Ken Borland
Sports Journalist
3 minute read
18 Jul 2022
6:30 pm

England ODIs is a chance for Proteas to do something special — captain Maharaj

Ken Borland

“We have put in a lot of hard work in the last 12 months and hopefully we will see results now."

South Africa's stand-in captain Keshav Maharaj. Picture: Pankaj Nangia/Gallo Images

Stand-in captain Keshav Maharaj leads South Africa into an ODI series against world champions England from Tuesday and he said on Monday that “for me it’s about picking up where Temba Bavuma left off, we know our strategy and philosophy as a team.”

Regular captain Bavuma will miss the entire England tour due to a torn tendon in his elbow, and the ODI fortunes of the Proteas will be watched with keen interest because it is the one format in which their performances have lagged a bit. Plus there is the unprecedented decision to forfeit three Super League World Cup qualifying matches in Australia next January.

These three ODIs in England are not part of the Super League, but they will be a good indicator of whether South Africa’s 50-over team is starting to come together with a World Cup next year.

“Relatively speaking, we have not done as well in ODIs,” Maharaj said, “but we have tried various methods and combinations and hopefully we have found our rhythm now.

“We have put in a lot of hard work in the last 12 months and hopefully we will see results now. This might not be part of the Super League, but we are still playing international cricket and representing our country.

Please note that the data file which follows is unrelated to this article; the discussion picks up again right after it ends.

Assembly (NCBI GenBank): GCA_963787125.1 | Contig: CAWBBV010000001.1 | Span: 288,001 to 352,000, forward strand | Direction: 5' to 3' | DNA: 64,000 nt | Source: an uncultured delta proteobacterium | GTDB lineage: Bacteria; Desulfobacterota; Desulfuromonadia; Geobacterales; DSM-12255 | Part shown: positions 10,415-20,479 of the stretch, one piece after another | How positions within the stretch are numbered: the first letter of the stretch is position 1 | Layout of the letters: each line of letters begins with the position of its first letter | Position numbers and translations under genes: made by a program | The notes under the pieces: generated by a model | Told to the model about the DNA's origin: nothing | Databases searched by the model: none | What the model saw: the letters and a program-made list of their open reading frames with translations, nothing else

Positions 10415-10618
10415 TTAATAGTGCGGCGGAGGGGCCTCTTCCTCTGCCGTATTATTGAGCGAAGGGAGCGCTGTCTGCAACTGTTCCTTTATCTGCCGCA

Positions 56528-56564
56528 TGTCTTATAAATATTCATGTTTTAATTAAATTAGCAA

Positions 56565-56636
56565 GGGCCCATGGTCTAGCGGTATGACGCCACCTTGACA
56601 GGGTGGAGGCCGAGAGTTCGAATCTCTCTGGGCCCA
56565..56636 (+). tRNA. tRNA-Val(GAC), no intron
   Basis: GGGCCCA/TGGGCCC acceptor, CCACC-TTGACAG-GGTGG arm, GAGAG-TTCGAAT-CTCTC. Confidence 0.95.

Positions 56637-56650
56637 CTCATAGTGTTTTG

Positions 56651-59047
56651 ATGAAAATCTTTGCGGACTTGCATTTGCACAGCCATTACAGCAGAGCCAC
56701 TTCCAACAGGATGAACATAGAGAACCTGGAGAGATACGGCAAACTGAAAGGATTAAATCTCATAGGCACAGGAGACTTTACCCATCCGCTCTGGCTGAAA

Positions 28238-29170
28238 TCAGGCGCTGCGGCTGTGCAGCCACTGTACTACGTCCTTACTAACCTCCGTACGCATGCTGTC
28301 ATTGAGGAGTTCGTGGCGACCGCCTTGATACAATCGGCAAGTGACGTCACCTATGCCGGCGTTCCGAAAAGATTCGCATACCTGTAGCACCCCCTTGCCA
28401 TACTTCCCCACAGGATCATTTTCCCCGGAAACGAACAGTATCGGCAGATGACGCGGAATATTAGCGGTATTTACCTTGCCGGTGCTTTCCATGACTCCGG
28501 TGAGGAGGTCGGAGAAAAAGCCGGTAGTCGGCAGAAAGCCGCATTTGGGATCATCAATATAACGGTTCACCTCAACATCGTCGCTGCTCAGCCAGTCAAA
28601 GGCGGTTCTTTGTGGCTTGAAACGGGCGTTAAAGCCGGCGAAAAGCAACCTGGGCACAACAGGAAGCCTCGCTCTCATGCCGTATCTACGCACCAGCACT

“It’s an opportunity to play more together as a unit, and it is still an important series as we try and get those combinations right for when there are lots of important Super League points coming up.

“We are trying to build some confidence in the ODI unit, we have come a long way and this series is an opportunity to do something special as a team,” Maharaj said.

Also read: Keshav Maharaj not stressing about SA’s poor ODI record in England

Forewarned is forearmed and hopefully the Proteas will not be shellshocked when the England batsmen launch their now trademark all-out assault on them from the start of their innings.

“England do have a very positive approach, and if conditions allow it then we can be more aggressive too. But it’s about being smart and doing what we can to negate their batting.

“England have a lot of all-rounders in their middle/lower order and they bat quite deep. We have to make sure we execute the basics, get our thinking right on the day and adapt very quickly to conditions,” Maharaj said.

Capital of the north-east

The venue for the first ODI – Chester-le-Street – is in Durham, the capital of the north-east of England, and the last time the Proteas were here was in the 2019 World Cup when their pacemen cashed in on helpful conditions to bowl Sri Lanka out for 203 and win by nine wickets. It was one of their few good days in that tournament.

England will want to capitalise on the emotion of Ben Stokes, the hero of their World Cup triumph, playing his last ODI on his home ground, the Test captain having announced his retirement from the international 50-over format on Monday.

Also read: Boucher upbeat ahead of England ODIs: ‘We’ve got the players and a plan